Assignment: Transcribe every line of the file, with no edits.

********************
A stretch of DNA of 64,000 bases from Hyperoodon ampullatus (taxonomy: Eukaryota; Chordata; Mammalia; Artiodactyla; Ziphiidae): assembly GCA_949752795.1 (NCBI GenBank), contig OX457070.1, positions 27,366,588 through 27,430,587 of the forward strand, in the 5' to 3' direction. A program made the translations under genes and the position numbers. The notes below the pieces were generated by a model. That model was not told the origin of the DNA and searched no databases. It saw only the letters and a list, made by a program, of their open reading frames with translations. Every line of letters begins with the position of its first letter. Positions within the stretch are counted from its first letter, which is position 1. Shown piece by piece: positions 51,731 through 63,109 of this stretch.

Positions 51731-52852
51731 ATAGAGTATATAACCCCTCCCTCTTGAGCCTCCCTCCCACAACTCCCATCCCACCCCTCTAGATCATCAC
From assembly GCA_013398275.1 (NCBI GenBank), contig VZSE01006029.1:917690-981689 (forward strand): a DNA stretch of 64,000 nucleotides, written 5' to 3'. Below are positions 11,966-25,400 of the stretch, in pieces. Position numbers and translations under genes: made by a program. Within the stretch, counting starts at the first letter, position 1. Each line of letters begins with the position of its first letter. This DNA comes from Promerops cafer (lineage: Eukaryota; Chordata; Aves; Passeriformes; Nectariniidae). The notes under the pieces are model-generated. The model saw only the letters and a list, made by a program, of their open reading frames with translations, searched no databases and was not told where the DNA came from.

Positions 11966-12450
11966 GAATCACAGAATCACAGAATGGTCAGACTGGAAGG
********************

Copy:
A stretch of DNA of 64,000 bases from Hyperoodon ampullatus (taxonomy: Eukaryota; Chordata; Mammalia; Artiodactyla; Ziphiidae): assembly GCA_949752795.1 (NCBI GenBank), contig OX457070.1, positions 27,366,588 through 27,430,587 of the forward strand, in the 5' to 3' direction. A program made the translations under genes and the position numbers. The notes below the pieces were generated by a model. That model was not told the origin of the DNA and searched no databases. It saw only the letters and a list, made by a program, of their open reading frames with translations. Every line of letters begins with the position of its first letter. Positions within the stretch are counted from its first letter, which is position 1. Shown piece by piece: positions 51,731 through 63,109 of this stretch.

Positions 51731-52852
51731 ATAGAGTATATAACCCCTCCCTCTTGAGCCTCCCTCCCACAACTCCCATCCCACCCCTCTAGATCATCAC
From assembly GCA_013398275.1 (NCBI GenBank), contig VZSE01006029.1:917690-981689 (forward strand): a DNA stretch of 64,000 nucleotides, written 5' to 3'. Below are positions 11,966-25,400 of the stretch, in pieces. Position numbers and translations under genes: made by a program. Within the stretch, counting starts at the first letter, position 1. Each line of letters begins with the position of its first letter. This DNA comes from Promerops cafer (lineage: Eukaryota; Chordata; Aves; Passeriformes; Nectariniidae). The notes under the pieces are model-generated. The model saw only the letters and a list, made by a program, of their open reading frames with translations, searched no databases and was not told where the DNA came from.

Positions 11966-12450
11966 GAATCACAGAATCACAGAATGGTCAGACTGGAAGG